Living under the other shoe

shoe dropFor years I toiled under the weight of a “works” oriented salvation. I believed that to please God I had to work to earn His favor and His grace. When  I did good things I believed my deeds were pleasing to God and, for the moment, I had gained His favor. But, when I sinned (and I did.  A lot) I believed, even when I repented, God would make me pay with some consequence or retribution.  I considered it, “Waiting for the other shoe to drop.”

It was a miserable way to live. I went about my day trying to figure out what the
shoe would be. Would it hurt? Would it drop when I least expected it? Would it drop when I was enjoying pleasant times? Would it drop on my friends? When it dropped would my friends abandon me? Would it grieve me or cause me emotional pain? Would I suffer?

Then in August, 2000, I learned my true identity in Christ. God showed me His grace and taught me I didn’t have to pay for any or all the sins I committed. He told me, “They’re all already paid for. Stop waiting for that shoe and let me show you how much I love you.”

I’ve never worried about that shoe again.

 

Hump day humor/Midweek madness

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What is your FQ–focus quotient?

By Dr. John Ed Mathison
Executive Director
John Ed Mathison Leadership Ministries

One of my good friends in ministry was Dr. Bill Hinson.  We knew each other injohn ed college, and we were in seminary together at Emory. He became the pastor of the largest Methodist Church in America at First Methodist in Houston, Texas.  I had the privilege to work with him on a lot of things for renewal in The United Methodist Church.  He retired early to North Alabama; sadly, he suffered a heart attack and died.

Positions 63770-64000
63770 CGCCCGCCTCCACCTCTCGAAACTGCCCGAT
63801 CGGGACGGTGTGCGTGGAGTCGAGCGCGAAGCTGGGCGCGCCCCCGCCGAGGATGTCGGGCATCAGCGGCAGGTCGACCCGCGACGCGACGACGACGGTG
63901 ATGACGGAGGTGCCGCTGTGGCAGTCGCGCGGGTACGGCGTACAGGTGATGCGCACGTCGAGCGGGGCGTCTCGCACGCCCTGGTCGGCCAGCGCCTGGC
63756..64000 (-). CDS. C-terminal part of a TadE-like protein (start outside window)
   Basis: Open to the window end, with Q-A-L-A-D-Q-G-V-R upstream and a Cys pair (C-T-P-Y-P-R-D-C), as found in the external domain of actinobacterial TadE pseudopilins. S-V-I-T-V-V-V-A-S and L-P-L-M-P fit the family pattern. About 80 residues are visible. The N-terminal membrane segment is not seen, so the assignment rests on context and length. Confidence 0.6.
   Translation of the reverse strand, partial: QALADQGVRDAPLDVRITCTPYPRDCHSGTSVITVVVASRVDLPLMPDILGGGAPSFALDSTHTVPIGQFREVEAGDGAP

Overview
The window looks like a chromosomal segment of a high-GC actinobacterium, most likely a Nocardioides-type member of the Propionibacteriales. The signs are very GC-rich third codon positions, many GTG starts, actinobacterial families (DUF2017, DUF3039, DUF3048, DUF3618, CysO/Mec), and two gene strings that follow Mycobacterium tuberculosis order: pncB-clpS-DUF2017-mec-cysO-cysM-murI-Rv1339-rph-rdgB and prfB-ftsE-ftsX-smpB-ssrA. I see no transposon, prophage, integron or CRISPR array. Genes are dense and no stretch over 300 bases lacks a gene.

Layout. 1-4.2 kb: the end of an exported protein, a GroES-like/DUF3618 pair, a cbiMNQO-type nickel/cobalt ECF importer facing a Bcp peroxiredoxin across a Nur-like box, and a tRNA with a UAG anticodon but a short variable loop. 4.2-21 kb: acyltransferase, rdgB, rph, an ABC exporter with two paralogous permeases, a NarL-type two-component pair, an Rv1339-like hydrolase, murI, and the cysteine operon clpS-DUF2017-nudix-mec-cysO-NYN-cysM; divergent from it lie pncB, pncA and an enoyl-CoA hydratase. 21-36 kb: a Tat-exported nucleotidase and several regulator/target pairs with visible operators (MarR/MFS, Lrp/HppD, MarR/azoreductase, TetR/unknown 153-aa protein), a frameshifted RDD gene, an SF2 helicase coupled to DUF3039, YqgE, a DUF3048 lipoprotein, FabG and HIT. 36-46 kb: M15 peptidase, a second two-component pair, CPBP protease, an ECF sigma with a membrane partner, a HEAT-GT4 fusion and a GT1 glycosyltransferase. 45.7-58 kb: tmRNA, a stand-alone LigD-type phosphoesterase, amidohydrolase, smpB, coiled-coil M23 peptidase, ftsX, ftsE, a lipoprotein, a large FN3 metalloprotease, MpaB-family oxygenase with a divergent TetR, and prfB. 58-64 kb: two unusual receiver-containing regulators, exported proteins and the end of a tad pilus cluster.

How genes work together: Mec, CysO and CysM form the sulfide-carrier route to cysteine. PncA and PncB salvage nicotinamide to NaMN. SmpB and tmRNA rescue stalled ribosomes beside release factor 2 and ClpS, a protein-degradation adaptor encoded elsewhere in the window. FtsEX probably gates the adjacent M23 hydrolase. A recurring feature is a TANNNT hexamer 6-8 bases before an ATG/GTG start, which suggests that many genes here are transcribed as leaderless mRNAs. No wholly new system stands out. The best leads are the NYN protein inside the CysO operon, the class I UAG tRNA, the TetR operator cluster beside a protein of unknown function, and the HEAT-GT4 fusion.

Bill was a great preacher.  I’ll never forget his telling about lion tamers who go into the cage with lions.  They carry a four-legged stool.  They also carry whips, poles, and pistols, but the purpose of the stool is fascinating.

The lion tamer always holds the stool by the back and points the four legs toward the face of the wild animal.  The animal tries to focus on all four legs at once.  When he does this, a kind of paralysis comes over him, and the animal becomes weak and disabled because his attention is fragmented and is unable to focus.

Too often we try to focus on too many things, and we become victims of discouragement and disappointment, and ineffective living.  A lack of focus is destructive.

One of my favorite passages is Hebrews 12:1-2.  The backdrop is an athletic event, the race.  The writer describes that the runner always runs with focus and purpose.  He says, “We must keep our eyes focused on Jesus, who is the Alpha and the Omega of our faith.”

You never see a runner win who is multi-focused while he is running.  You don’t see him waving to people up in the crowd, or “hot-dogging.”  The runner who wins focuses on the finish line and runs straight towards it.  He  doesn’t  look at his competitors!  He doesn’t get distracted.  He is focused!

One of the big differences in success and failure is how well we are able to focus.  Someone has said, “The successful man is the average man – focused.”

When a football team goes out of town for the big game, much of the planning centers on how to keep the team focused.  Play off and championship games carry with them many distractions.  The more focused a team can be, the better it will perform.  Last year a German soccer team immediately changed hotels for its training camp.  They found that a beauty contest was taking place at that resort hotel with 400 Russian models.  Smart coach!